A HURRICANE in mid-October 1810 caused massive damage and destruction from high winds and floods all over the island. In five days, the valley adjacent the village of Moneague in St. Ann was covered with water, leaving only the peaks of the surrounding hills uncovered.
By April in the following year, the water began to fall, leaving properties destroyed. As a result, the Vestry cancelled the taxes for these properties.
This was one of the early records of the formation of this lake.
There were, of course, many oral stories which had been passed down from generation to generation, from as far back as the brief Spanish occupation of Jamaica. Gradually, a legend grew.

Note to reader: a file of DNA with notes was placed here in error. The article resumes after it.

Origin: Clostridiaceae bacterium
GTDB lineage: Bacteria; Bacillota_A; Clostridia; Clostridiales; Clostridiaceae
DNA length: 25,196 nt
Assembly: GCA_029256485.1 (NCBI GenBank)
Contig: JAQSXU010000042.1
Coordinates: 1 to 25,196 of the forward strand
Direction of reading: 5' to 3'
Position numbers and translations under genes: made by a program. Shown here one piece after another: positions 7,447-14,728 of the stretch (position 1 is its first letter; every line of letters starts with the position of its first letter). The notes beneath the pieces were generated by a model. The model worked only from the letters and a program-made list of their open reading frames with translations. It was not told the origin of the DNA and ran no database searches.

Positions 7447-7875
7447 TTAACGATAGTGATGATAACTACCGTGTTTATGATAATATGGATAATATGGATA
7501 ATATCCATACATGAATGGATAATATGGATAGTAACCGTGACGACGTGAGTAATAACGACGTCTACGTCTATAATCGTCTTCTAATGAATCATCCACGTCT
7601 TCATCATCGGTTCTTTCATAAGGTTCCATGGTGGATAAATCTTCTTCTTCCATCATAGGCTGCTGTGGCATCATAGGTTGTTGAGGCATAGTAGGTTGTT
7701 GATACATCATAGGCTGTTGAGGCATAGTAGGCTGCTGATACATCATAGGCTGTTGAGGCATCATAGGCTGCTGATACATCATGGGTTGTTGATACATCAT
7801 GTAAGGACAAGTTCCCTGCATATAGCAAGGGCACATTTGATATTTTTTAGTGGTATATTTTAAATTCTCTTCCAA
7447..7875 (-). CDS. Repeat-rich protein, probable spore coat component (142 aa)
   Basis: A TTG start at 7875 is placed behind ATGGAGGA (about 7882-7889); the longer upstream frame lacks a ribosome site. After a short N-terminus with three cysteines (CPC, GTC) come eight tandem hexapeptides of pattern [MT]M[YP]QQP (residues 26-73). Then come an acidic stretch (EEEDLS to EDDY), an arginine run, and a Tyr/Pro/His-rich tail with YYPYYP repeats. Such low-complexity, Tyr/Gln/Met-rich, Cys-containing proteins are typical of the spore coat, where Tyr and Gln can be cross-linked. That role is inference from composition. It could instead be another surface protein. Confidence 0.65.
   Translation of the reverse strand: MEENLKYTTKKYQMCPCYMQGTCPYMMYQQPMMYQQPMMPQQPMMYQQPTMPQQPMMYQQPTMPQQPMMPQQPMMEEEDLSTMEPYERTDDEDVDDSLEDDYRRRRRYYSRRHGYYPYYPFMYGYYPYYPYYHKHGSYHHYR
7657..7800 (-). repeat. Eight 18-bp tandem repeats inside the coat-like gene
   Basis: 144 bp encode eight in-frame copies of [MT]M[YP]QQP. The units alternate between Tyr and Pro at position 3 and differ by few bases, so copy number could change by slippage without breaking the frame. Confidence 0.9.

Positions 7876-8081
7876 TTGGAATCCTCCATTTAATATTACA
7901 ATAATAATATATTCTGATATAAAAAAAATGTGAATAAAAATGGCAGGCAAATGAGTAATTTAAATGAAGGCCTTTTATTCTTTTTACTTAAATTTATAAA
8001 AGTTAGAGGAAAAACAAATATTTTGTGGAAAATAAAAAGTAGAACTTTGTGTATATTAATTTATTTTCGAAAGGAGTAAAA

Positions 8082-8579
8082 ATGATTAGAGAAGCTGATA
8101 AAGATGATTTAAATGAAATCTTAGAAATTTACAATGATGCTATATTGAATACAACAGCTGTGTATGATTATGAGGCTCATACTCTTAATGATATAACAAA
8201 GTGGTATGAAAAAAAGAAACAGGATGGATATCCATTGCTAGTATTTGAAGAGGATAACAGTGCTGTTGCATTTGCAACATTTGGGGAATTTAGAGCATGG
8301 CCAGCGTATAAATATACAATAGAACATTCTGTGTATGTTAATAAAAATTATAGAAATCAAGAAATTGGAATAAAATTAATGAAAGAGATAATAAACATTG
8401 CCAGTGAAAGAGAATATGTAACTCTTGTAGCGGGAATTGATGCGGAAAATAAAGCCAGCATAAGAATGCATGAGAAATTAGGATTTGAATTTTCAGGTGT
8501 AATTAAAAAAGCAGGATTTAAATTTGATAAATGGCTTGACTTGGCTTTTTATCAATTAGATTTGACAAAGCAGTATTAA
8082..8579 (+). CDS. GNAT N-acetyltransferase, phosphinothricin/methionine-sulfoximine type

It said that the Moneague lake rose once in every generation. Sometimes it remained for up to three and four years, and it only receded after a young child was drowned in its deep.
They were therefore warned not to swim in its water or to fish from its bank. Naturally, the warnings were ignored, and the legend continued.
Residents in the neighbourhood made rafts and boats to carry people and produce from one side of the lake to the other.
On weekends, in particular, Jamaicans travelled by horse and buggy, and later by motor vehicles, to picnic on its banks, and fish and sail on the lake.
In 1934 when the Government saw the value of a potential tourist industry to Jamaica, the Acting Governor, Sir Arthur Jeff and other senior officials visited the area to assess its value as a tourist attraction.
No attempt was, however, made to do anything about it, although a hotel was built in the village.
Despite the destruction to houses and property, as soon as the water receded residents returned to build on the land.
And the legend will continue to be repeated from generation to generation.